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Prince Ali of Jordan: It’s ‘Shameful’ of FIFA to Disband Anti-Racism Task Force

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FIFA, the international governing body of soccer, has disbanded its anti-racism task force, it announced in a letter to task force members over the weekend.

In a news conference Monday, FIFA secretary general Fatma Samoura explained the decision to end the force, which was established in 2013: “The task force had a very specific mandate which it fulfilled and its recommendations have been turned into a strong programme.” The task force’s responsibilities included creating an anti-discrimination monitoring system at matches, giving out a diversity award and writing a “good practice guide.”

Yet some are arguing that racism remains a pressing problem, especially as Russia prepares to host the World Cup in 2018. According to the Guardian, the Moscow-based SOVA Center and the Uefa-affiliated FARE Network have reported an increase in racist incidents–92 by Russian fans in and around stadiums in the 2014-15 season, compared to 83 total incidents in the prior two seasons.

Prince Ali Bin Hussein of Jordan, president of the Jordan Football Association, issued the following statement criticizing the decision on Monday:

Today’s announcement that FIFA is disbanding its Anti-Racism Task Force, considering its work done, is incredibly worrying. The fight against racism is far from over and the notion that the current FIFA leadership believes that the “task force’s recommendations have been implemented” is shameful. Never has the need to combat racism and racial discrimination been more evident than it is in the world we live in today. Football is the most popular sport in the world and one of the only practical means to help the people of our world heal their differences, but we cannot begin without first addressing in real terms the racial differences and discrimination that are very real, and apparent, faced by our Football Associations, Players and Fans. It is not something that any governing body with any semblance of responsibility can down play or deny.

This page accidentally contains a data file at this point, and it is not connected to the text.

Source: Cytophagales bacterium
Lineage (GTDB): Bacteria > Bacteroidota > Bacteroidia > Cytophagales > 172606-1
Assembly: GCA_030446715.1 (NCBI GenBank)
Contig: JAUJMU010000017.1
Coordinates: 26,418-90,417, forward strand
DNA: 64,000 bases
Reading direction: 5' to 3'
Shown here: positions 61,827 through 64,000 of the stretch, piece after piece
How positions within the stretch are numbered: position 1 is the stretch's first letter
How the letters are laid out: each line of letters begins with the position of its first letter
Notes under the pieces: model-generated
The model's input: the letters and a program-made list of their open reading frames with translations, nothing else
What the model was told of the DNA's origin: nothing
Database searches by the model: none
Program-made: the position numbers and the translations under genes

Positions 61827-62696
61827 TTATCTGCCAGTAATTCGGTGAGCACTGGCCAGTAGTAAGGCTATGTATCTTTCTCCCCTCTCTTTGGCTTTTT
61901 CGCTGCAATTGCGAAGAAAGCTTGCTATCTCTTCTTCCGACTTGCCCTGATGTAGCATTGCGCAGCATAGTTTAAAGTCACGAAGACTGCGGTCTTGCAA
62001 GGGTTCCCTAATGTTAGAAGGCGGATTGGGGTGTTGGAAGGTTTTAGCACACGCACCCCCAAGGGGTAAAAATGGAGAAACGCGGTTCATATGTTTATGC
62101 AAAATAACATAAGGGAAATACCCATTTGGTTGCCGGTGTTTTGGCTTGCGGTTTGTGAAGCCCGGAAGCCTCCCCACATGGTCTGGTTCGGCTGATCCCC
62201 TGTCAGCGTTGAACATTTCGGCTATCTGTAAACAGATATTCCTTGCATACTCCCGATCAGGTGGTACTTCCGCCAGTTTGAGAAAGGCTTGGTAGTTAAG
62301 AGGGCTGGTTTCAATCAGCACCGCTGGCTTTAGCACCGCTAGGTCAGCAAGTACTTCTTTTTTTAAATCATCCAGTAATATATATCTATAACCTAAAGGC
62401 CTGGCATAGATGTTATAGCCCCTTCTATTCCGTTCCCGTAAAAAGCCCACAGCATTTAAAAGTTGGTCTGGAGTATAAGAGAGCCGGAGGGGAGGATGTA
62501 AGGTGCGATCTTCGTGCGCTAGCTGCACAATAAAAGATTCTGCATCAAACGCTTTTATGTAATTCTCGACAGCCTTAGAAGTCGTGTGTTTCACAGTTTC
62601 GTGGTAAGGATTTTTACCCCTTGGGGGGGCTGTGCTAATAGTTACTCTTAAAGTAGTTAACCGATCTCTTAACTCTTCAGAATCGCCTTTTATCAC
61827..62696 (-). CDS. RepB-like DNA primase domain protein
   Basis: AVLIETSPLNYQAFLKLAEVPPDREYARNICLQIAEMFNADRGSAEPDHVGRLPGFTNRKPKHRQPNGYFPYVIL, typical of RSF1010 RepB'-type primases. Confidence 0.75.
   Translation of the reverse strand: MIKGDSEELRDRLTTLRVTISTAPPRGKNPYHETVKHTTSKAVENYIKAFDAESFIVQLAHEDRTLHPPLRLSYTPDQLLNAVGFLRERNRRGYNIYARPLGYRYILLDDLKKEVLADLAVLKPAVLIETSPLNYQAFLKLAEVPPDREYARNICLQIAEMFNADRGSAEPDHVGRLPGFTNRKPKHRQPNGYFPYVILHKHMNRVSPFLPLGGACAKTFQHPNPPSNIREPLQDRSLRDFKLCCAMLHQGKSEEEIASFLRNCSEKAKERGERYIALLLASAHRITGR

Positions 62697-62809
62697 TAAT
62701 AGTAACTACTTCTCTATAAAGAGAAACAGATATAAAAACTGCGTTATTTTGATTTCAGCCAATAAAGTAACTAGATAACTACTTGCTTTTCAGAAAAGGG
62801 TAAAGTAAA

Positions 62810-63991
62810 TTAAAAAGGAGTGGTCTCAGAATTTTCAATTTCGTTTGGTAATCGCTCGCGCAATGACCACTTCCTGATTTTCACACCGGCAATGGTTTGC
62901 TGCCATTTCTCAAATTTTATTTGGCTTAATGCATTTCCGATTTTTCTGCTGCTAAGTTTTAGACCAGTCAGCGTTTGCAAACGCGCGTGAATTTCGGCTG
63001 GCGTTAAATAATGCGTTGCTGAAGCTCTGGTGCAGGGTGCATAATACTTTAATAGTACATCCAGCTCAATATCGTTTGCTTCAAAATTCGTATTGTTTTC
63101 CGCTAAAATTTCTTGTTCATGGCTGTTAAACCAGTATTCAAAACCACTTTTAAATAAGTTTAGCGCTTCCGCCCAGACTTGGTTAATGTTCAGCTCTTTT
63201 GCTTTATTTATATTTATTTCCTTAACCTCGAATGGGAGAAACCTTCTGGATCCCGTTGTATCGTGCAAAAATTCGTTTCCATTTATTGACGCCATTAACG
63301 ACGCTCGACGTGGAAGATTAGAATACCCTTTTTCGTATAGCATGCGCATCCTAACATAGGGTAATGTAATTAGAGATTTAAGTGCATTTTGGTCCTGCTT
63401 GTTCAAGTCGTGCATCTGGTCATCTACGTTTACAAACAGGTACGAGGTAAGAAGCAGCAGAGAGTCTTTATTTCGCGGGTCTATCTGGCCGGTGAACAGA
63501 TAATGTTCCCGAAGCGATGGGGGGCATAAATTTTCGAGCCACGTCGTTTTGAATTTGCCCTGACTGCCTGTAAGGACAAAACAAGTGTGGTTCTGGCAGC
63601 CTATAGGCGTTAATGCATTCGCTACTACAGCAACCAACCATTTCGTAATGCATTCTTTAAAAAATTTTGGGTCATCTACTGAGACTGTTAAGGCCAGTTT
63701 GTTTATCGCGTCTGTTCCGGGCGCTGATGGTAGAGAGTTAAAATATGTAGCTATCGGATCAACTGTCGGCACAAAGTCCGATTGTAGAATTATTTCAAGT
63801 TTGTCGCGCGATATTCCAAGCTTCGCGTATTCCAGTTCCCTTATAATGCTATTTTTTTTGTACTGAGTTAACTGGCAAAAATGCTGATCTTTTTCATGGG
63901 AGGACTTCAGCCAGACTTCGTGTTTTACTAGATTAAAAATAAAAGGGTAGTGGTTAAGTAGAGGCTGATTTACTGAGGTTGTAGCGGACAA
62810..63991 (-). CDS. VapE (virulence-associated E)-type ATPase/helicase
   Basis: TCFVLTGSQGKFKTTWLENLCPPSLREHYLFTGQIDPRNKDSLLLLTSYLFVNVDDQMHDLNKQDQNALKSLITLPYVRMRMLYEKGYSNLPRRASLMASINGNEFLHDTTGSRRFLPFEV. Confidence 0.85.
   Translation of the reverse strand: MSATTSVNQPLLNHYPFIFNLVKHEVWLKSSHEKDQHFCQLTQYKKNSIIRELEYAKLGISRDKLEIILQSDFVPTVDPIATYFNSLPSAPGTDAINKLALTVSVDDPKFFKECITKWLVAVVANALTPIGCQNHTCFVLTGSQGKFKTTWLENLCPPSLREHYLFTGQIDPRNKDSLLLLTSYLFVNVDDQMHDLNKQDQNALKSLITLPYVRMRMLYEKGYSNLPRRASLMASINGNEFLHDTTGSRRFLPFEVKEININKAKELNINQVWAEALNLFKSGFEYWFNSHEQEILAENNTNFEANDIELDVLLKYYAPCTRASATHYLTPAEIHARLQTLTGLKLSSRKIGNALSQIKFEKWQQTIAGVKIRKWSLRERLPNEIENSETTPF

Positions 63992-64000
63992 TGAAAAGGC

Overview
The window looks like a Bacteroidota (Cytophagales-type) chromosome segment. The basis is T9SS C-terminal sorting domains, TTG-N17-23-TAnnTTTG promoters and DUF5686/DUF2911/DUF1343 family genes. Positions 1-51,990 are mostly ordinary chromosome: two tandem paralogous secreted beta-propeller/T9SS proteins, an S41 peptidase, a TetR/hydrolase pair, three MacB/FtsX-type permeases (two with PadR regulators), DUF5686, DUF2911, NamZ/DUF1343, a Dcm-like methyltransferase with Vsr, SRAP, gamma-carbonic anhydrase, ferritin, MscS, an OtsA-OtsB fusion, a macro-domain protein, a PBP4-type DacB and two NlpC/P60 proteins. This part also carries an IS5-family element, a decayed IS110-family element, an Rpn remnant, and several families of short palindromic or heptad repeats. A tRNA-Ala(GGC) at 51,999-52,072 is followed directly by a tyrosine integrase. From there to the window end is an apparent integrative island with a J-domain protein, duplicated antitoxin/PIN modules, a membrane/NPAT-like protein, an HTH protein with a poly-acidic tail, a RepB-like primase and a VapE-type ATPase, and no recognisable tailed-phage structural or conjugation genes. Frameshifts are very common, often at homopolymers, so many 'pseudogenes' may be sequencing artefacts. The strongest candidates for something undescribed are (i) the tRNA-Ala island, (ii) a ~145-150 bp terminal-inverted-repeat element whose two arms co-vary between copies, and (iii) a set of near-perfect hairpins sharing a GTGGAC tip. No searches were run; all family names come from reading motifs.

I have long argued that tackling racism and discrimination should be a permanent part of the institution and that the Ad Hoc Committee should evolve into a permanent one with real support and resources. Though slogans and awards are laudable, the committee and its work should have the ability to go much further into the very fabric of society and to work in conjunction with the Football Associations, Governments, NGO’s and stake holders to tackle racism and discrimination in all its forms.

The reality as with many programs within FIFA is that the task force was never given real support since its conception and its role was more about FIFAs image than actually tackling the issues. In fact the present task force committee has never even met! Now the idea that FIFA believes that it’s the right time to disband its anti-racism task force is ridiculous. There is still so much work to do, and FIFA must show leadership, take responsibility for reform and be accountable if change isn’t put into practice.

Transparency, trust, credibility and integrity are the values that should run through everything FIFA does – Not tackling the plague of racism and discrimination properly is an absolute betrayal of those values.

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